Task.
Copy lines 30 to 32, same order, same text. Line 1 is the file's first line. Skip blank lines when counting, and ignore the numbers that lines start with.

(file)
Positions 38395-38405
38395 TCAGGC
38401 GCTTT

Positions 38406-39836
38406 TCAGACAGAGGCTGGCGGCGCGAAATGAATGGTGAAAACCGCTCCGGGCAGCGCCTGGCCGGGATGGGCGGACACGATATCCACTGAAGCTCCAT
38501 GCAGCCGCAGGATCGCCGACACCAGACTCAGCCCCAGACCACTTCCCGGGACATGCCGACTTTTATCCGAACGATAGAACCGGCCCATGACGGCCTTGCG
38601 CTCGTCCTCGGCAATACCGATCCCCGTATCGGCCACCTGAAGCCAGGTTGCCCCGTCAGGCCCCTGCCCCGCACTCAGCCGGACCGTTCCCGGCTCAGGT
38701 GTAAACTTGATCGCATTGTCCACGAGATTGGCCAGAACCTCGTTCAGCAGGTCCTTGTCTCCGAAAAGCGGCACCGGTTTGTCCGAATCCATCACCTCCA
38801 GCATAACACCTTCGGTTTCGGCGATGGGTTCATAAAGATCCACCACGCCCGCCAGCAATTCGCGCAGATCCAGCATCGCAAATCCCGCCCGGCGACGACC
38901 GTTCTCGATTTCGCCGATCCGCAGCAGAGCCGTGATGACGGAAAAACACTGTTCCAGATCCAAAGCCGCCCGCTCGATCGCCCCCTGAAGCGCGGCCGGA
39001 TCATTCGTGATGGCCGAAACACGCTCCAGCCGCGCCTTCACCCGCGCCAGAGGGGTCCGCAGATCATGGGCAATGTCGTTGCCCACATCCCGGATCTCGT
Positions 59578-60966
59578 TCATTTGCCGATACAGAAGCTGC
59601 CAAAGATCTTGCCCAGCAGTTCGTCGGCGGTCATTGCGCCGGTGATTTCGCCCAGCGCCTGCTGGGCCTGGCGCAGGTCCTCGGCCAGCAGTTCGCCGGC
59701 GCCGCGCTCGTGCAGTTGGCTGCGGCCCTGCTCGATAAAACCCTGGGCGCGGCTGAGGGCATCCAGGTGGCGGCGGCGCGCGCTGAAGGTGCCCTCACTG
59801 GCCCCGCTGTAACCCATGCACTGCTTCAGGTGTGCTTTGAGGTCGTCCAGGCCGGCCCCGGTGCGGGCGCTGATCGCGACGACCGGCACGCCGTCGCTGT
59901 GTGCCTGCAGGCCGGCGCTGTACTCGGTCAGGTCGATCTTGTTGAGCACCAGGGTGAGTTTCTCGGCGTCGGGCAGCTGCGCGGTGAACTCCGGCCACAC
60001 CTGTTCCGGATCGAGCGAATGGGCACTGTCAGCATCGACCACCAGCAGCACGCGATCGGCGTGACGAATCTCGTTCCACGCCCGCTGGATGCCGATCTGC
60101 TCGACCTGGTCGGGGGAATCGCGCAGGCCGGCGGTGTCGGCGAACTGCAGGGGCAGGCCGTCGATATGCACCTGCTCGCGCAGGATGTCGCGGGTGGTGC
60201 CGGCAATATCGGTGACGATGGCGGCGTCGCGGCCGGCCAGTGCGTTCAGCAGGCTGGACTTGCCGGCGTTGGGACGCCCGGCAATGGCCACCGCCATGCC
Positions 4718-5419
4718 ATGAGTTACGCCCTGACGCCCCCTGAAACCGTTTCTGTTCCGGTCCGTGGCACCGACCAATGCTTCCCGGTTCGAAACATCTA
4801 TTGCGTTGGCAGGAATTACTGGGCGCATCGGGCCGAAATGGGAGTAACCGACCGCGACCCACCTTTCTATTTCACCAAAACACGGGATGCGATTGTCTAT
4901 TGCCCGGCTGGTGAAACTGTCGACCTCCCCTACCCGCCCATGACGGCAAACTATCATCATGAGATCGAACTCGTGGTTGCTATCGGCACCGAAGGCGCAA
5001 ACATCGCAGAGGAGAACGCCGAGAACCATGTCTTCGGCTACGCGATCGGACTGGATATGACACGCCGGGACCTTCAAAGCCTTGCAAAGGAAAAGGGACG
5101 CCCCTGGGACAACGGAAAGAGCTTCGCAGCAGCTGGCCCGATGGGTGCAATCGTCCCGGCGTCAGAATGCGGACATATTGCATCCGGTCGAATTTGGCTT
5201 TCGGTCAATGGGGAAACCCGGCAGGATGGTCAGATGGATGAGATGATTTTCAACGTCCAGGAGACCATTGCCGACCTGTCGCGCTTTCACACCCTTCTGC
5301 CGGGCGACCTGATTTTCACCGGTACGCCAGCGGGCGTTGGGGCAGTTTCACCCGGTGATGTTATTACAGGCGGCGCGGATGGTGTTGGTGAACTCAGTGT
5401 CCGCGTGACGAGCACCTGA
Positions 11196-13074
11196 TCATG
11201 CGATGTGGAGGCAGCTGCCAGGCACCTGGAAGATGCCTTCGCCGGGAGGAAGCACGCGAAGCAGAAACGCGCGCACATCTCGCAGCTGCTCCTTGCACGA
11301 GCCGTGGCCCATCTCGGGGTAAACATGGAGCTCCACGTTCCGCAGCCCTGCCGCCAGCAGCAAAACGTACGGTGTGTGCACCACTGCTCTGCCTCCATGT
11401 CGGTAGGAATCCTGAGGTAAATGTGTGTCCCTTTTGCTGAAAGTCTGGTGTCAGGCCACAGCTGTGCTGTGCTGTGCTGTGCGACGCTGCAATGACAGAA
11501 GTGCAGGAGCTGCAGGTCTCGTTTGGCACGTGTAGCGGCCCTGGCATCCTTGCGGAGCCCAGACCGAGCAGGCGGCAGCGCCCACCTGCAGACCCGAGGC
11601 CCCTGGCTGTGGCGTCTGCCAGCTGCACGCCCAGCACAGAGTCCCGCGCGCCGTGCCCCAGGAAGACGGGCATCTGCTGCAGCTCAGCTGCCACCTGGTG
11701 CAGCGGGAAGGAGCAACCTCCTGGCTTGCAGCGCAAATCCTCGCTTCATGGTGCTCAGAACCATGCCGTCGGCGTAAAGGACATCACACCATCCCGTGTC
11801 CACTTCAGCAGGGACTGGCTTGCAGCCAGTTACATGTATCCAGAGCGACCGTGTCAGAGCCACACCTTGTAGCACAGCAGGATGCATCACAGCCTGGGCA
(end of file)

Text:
Positions 11196-13074
11196 TCATG
11201 CGATGTGGAGGCAGCTGCCAGGCACCTGGAAGATGCCTTCGCCGGGAGGAAGCACGCGAAGCAGAAACGCGCGCACATCTCGCAGCTGCTCCTTGCACGA